By comparison, the small operators have proved themselves to be fearless. They know they can quickly adapt to the changing digital economy and the rapid evolution of technology as they are not encumbered by the legacy of their businesses. They are not held back by a “that’s just the way things are done here” mentality, or by the sheer size of their data architecture, as the larger institutions may be. Instead, they see an opportunity to evolve their business – and they grasp it with both hands.

Young challenger businesses are typically more tech-savvy and digitally-minded. From their very inception, they’ve been shaped by industry learnings on digital transformation, and are more willing, and perhaps more readily able, to adopt and adapt.

We know that bigger banks have been left fearing that they will be rendered obsolete by the pace of change. They see online ‘wellness platforms’ edging into their territory, helping people budget, bank, pay and crowdfund all in one place. This should not be seen as a threat, but as a warning – closer integration with the customer is not only possible, it’s essential.

But as the demand for their banks’ services online and using mobile apps grows – and branch closures like those at RBS and NatWest gather pace – most of the big players are not getting to the so-called ‘digital promised land’, as outlined in a recent report from Avoka.

It concluded that at least half of their personal banking services must be available digitally and in an easy-to-use format[2].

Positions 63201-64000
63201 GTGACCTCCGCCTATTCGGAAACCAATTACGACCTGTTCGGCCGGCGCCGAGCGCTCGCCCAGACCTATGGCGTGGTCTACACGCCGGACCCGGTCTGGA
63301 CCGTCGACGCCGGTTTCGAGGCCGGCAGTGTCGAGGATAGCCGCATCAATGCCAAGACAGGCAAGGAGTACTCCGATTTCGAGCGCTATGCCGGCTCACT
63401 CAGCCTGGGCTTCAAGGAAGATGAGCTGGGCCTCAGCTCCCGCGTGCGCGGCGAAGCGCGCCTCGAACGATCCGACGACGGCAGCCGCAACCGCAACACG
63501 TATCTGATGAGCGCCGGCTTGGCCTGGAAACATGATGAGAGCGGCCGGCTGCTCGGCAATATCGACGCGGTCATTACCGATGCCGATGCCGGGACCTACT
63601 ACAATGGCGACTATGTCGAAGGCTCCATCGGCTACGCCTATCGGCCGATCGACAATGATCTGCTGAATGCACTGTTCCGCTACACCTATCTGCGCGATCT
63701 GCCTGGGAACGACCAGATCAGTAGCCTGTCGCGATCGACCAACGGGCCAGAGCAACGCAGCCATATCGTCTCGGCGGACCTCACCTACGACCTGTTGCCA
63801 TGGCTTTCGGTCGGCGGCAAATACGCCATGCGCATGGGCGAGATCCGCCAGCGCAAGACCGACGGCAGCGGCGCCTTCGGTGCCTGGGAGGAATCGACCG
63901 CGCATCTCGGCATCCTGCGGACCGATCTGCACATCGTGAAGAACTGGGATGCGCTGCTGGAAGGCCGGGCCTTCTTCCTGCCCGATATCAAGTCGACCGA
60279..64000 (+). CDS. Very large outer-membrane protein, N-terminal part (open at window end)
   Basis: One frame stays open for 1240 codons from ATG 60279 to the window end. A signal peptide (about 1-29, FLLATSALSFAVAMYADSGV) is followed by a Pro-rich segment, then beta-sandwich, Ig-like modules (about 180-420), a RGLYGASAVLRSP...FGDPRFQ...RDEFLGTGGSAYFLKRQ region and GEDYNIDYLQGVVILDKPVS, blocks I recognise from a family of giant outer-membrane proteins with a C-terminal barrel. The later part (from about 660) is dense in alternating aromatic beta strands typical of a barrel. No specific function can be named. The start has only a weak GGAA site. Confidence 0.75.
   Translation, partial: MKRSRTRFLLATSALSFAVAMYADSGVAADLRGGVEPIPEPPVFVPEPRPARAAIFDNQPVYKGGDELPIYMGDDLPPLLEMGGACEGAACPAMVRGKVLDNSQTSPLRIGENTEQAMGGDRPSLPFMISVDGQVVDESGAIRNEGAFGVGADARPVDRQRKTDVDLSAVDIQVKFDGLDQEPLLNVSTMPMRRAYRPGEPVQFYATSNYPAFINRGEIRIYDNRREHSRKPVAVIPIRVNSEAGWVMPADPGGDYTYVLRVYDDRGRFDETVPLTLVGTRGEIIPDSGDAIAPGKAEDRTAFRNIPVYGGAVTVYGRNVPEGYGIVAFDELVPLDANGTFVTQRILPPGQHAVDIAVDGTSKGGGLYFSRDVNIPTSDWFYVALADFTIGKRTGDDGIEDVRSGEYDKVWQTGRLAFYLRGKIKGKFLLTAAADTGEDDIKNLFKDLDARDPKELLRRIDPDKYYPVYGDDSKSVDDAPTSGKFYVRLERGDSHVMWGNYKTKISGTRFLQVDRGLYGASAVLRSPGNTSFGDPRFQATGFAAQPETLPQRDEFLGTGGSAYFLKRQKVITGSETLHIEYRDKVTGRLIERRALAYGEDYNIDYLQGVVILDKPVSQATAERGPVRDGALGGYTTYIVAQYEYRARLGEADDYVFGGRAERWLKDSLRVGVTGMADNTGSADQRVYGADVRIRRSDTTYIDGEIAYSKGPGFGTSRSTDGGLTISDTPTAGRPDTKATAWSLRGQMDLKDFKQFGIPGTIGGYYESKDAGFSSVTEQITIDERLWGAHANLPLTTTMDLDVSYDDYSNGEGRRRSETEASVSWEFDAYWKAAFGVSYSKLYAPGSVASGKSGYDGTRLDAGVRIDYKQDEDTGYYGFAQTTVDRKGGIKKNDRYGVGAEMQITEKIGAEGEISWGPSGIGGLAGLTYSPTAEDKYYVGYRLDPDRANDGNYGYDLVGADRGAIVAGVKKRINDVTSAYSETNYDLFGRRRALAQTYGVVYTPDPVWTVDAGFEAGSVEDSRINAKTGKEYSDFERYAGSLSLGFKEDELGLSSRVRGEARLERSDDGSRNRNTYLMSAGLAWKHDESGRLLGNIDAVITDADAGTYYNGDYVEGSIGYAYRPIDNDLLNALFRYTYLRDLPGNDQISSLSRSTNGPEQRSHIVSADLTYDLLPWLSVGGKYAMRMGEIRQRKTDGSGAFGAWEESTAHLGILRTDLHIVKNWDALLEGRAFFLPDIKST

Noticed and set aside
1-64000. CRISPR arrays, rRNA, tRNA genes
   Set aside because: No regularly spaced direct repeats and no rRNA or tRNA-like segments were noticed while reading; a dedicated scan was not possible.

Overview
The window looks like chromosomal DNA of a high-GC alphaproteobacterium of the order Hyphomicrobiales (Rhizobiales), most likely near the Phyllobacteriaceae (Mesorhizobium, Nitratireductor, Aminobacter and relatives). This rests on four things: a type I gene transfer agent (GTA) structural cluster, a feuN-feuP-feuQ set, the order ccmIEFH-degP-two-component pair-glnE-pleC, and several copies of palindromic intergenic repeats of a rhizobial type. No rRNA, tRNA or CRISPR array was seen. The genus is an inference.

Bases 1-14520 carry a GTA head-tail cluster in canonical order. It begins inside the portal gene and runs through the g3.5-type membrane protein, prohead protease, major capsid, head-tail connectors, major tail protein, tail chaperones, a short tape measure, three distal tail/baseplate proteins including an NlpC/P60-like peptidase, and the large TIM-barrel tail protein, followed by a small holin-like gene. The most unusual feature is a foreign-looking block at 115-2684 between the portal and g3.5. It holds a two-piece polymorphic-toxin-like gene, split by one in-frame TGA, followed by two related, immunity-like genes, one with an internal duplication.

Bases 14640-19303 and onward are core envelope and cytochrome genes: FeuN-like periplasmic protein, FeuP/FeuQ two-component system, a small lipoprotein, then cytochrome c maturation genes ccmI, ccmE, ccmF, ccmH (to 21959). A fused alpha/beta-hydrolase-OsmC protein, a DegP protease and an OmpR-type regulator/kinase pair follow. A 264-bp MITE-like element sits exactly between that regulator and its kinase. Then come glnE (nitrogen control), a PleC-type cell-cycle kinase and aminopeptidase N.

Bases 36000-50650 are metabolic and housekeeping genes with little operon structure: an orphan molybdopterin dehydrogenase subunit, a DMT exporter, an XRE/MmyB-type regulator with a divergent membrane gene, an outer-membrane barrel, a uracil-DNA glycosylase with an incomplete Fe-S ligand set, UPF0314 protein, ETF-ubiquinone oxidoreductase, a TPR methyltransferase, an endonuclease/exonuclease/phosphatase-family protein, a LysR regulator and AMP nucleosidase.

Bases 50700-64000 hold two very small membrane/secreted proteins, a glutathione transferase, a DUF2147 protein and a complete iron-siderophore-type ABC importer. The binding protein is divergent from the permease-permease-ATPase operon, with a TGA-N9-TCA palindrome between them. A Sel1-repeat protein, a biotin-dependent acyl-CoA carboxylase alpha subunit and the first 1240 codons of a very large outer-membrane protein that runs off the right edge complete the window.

That same study showed that traditional banks are missing an even bigger trick among their business clients, after it found that only one in four business banking products was available digitally. In terms of cost savings and ease of use, a switch to digital is a no-brainer for both client and bank.

Blockchain – most closely associated with the Bitcoin boom – is also challenging our traditional financial institutions’ dominance of the processing of secure transactions.

Then there’s the rise of FinTech which holds a clear message – that the way we handle our finances will be revolutionised by smart connected technology.

Nevertheless, while traditional banks may be daunted by the reaction of their customer base to evolving products and digital transformation, they should remember that the client data they hold is a significant asset they can use to their advantage. It’s also never too late to start closing the gap.

Ultimately, however, we shouldn’t forget that humans are at the core of the digital transformation process – not just as clients, but as employees. Staff often fear the consequences of change but they must understand that the need to evolve the business will help it to thrive in aggressive conditions that less forward-thinking institutions might not survive, in turn helping to secure their own workplace futures.

Staff are no less than digital transformation agents, and must be considered the first weapon that businesses deploy when looking to improve operations. True change is much more than just introducing new technology – it’s about changing behaviours and structures in tandem with a fresh transformational outlook.

[1] ‘Creating the right company culture for digital transformation’ (From Microsoft, published October 2017) https://enterprise.microsoft.com/en-gb/articles/digital-transformation/creating-the-right-company-culture-for-digital-transformation/

 [2] ‘State of digital sales in banking’ (From Avoka, published March 2017) https://www.avoka.com/wp-content/uploads/2017/03/State-of-Digital-Sales-in-Banking-2017.pdf